Kangaroos are a protected species under Australian law and to kill, buy, sell or possess kangaroos is an offence. Shooters are provided with licences to kill kangaroos; however this is limited by species, number and location. There are two types of shooter licences – one being commercial and the other non-commercial. The killing of kangaroos is governed by a complex legislative and regulatory framework.
Law-making power in Australia is divided between Commonwealth and State governments. The Commonwealth Government does not have any express power to deal with animal protection or environmental matters. As a result, the relevant law is found at both Commonwealth and state levels. The Commonwealth Government has overall responsibility for the welfare of animals killed for commercial purposes and the State Kangaroos Management Programs are incorporated as part of the National Plan of Management for Kangaroos. Further, the framework relies heavily upon subordinate laws and guidelines such as the National Codes of Practice (Commercial and Non-Commercial) for the Humane Shooting of Kangaroos and multiple kangaroo management plans.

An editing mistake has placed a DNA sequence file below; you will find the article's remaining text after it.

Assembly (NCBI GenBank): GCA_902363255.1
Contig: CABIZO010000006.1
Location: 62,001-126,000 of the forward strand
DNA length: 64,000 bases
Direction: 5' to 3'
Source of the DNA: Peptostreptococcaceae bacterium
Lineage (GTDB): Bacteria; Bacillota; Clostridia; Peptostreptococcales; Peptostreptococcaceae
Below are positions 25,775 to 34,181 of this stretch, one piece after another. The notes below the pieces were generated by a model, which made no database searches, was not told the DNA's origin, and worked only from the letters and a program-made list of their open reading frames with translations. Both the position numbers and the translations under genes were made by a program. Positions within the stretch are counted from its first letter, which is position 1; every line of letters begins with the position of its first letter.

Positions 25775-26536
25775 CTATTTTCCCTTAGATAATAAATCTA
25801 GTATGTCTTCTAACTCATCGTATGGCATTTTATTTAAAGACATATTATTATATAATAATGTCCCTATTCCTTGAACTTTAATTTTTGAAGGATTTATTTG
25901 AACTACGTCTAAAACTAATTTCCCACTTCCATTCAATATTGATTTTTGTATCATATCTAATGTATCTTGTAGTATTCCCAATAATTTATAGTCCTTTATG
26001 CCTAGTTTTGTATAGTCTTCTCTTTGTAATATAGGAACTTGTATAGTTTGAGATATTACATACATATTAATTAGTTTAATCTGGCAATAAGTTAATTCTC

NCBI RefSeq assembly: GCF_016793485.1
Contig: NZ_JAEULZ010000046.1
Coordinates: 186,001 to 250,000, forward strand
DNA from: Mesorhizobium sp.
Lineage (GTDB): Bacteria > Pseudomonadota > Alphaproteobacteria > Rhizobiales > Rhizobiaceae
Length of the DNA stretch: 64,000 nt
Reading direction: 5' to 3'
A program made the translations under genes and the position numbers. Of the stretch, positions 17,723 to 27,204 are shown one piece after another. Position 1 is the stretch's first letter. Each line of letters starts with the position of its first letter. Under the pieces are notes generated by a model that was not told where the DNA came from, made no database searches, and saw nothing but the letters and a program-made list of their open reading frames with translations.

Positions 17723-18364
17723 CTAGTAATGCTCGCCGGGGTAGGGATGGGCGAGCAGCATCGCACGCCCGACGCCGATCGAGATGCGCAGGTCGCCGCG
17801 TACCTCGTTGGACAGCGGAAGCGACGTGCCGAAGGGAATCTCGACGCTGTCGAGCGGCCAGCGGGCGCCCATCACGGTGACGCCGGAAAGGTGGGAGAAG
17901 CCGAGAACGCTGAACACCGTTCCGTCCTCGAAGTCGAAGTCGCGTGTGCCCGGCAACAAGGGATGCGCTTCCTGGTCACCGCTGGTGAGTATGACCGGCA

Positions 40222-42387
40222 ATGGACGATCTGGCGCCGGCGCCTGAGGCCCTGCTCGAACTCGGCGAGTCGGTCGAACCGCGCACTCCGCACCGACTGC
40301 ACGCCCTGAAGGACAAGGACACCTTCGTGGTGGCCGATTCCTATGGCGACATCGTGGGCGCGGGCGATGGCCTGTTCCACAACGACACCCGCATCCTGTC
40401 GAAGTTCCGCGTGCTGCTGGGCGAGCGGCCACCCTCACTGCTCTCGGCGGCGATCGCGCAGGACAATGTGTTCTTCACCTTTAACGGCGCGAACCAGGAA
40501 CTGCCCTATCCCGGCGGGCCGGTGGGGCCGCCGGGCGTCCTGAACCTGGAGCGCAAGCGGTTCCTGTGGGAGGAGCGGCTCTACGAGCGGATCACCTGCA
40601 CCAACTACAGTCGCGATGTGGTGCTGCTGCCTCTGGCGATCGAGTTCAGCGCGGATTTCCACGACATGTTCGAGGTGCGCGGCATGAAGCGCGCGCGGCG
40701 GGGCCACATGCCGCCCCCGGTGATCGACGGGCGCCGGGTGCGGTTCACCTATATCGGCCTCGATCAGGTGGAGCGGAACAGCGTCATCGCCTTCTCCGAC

Within this complex legislative and regulatory framework there are a number of issues that arise: